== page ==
You have rights as a worker. But, we know that many working people have their rights violated daily. Employees who continue to seek out our Organizers tell stories of division and exploitation as they face hurdle after hurdle just to be heard. We’ve heard it from couriers who work for a third party contracted by Amazon to ship parcels at lightning speed to customers. We hear it from drivers who work for some of the nation’s favourite food delivery, like Foodora, and car service apps like Uber.

Local 175 has filed proceedings against Amazon Canada Fulfillment Services Inc. and the courier companies involved for unfair labour practices resulting in terminations and closures. The company’s tactics of hiring third party contractors means it gets away with a lot of poor business practices and labour law violations because it doesn’t consider those workers to be actual employees. Yet the workers we’ve spoken to often have tales of being bounced back and forth between Amazon and the contractor to get answers for everything from scheduling to health and safety concerns, and more. These drivers are:

  • Trained by Amazon;
  • Generally paid a rate suggested by Amazon;
  • Instructed and monitored by Amazon, and;
  • Reviewed for their work performance by Amazon.

But, according to Amazon, these drivers are not their employees.

Amazon’s business tactics have created a culture of fear among its employees; a common theme in the workers’ stories coming from its warehouses and courier services. Everything points to Amazon being anti-Union.

It is a problem about the definition of what an employee is: If a worker is considered an independent contractor, and not an employee, do they have the right to Unionize? As we go to press in mid-September, couriers who work for Foodora in Toronto will face the company before the Ontario Labour Relations Board (OLRB) over this very question.

Workers who don’t belong to a Union do not have many protections. And when an employer violates the rights of a non-union worker, it’s up to the worker in many cases to file a complaint, hire a lawyer, and make their way through the system. Young workers, people with families, and those who work two or more jobs – they want the flexibility of an independent schedule but don’t realize how much they’re missing out on, or sometimes, that they even have rights to begin with.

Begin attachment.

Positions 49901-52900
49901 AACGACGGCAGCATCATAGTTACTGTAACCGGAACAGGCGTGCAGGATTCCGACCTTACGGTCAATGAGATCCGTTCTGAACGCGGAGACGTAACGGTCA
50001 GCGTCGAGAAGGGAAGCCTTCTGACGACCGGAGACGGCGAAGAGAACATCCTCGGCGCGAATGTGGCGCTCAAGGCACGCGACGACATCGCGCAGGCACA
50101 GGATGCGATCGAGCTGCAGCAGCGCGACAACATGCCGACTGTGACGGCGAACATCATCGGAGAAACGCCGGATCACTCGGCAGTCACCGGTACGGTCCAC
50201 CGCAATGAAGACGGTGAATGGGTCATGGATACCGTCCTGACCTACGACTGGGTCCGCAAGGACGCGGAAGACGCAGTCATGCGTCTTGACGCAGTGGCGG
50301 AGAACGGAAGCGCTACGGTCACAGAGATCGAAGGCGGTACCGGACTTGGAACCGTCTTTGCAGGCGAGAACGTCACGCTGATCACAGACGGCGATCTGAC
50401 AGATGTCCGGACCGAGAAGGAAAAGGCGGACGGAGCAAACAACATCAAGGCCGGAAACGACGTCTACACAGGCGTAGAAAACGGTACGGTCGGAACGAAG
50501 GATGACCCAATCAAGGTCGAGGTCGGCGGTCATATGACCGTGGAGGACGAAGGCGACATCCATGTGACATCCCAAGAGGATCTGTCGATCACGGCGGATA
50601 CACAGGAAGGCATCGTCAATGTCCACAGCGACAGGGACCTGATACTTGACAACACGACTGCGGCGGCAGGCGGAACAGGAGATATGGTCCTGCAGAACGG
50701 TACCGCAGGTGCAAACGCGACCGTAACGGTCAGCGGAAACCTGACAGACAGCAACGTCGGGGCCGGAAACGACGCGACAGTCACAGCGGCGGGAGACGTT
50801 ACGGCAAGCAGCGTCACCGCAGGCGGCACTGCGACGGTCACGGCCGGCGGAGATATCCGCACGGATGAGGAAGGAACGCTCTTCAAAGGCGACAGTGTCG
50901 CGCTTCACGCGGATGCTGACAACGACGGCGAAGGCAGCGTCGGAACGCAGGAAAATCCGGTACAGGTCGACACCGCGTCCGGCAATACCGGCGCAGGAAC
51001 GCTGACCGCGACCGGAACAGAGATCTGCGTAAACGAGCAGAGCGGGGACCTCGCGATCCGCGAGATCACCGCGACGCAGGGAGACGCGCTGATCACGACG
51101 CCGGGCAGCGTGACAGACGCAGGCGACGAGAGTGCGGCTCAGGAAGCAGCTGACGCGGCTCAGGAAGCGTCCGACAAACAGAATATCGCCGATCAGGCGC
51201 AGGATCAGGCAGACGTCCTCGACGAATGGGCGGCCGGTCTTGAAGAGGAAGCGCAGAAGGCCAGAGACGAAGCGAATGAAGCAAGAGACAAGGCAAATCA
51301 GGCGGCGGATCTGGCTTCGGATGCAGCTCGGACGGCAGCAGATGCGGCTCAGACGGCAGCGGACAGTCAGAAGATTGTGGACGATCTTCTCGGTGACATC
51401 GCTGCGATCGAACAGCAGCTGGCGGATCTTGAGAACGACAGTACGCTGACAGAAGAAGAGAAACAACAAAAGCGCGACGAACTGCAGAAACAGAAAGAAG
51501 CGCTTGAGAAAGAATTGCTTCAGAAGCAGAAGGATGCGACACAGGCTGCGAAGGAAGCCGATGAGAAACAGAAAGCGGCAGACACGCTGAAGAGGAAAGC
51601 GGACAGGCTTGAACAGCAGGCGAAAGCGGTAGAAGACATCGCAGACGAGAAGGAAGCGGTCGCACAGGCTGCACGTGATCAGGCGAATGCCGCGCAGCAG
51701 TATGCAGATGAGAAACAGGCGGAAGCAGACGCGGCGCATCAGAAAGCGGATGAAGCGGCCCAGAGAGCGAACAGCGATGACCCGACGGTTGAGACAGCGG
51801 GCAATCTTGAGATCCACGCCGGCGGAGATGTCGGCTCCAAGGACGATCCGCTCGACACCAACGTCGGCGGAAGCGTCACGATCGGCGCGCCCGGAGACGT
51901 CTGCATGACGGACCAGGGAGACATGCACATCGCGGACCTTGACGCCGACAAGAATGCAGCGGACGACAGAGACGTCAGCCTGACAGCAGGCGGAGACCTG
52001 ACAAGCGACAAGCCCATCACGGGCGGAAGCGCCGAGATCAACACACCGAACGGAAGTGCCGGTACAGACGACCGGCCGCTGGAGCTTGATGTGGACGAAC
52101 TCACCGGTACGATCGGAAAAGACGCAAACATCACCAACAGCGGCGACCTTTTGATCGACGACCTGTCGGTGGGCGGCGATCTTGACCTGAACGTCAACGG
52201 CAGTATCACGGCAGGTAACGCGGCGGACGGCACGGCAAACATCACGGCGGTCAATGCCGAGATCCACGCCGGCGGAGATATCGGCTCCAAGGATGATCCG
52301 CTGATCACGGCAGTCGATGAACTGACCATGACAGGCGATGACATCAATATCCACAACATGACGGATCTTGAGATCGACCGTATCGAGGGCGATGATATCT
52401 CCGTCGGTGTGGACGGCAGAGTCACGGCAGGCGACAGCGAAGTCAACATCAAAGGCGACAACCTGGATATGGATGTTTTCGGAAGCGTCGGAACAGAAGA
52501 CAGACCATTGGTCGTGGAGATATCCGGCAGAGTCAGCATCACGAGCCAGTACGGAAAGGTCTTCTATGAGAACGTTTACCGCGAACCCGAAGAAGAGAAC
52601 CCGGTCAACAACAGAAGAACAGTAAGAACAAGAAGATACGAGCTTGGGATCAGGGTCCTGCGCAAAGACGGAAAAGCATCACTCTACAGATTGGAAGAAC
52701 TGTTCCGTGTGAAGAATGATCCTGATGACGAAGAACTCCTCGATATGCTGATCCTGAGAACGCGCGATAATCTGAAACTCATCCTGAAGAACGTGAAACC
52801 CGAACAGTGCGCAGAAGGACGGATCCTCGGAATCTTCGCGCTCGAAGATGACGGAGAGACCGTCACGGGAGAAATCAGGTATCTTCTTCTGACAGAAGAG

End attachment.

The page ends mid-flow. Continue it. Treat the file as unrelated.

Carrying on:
Another consequence of gig economy jobs means that workers become decentralized. There’s no main workplace – no physical building that workers come to every day. These workers don’t get a chance to connect and discuss concerns because there is no lunchroom, no punch clock, no walk to their cars or transit, and they don’t stand on the same production line or at the same counter next to each other. There is also little opportunity to meet and speak with their employer in many cases as well. It is a subtle version of divide and conquer.

Many people don’t know they have rights in the workplace or they are scared about losing their jobs if they speak up. But, you DO have rights. It takes courage to stand up and fight for your rights.

On page 7 of the Fall 2019 issue of Checkout (or online here), you’ll find details on the honorarium offered by the Local Union to members who help our Organizers by providing leads for workers who want to join the Union.

I want to thank all of the Members whose confidence in my leadership has let me continue as your Secretary-Treasurer for another term. I know President Haggerty, Karen Vaughan, Jim McLean, and all of your new and returning Executive Board members appreciate your support.

Unions offer workers the ability to take back some control of their working lives. Being a Union member means you can take charge over your own future and work toward building the better life you deserve. Your Union will continue to have the backs of working people and fight for the rights of these Amazon workers and all working people.

In Solidarity,

Kelly Tosato
Secretary-Treasurer, UFCW Local 175


Local 175

Shawn Haggerty – President
Kelly Tosato – Secretary-Treasurer
Karen Vaughan – Recorder


Rick Alagierski, Glen Avila, Lucy Bedore, Jeff Beitz, Bryan Braithwaite, Maggie Brayson, Lorne Bruce, Paul Capranos, Michael Collins, Colleen Cox, Kelly Dick, Michelle Dow, Dawn Hanlon, Shirley Hepditch, Kimberly Hunter, Omar Hylton, Pathmarajah Jamesantony, Todd Janes, Tim Kelly, Kelly Kobitz, Carolyn Levesque, Rocco Maddalena, Jose Marteniano, Carolyn Martin, Julia McAninch, Nancy McKay, Sharon McMahon, Jim McLean, Jim Montgomery, Guy Morissette, Jean Patenaude, Toni Pettitt, Jason Polhill, Louis Rocha, Joy Searles, Linda Souliere, Leighton Stephenson, Rick Szyja, Navidad Talbot, Lori Wallis, Kimberley White, Byron Williams, and Michael Windley.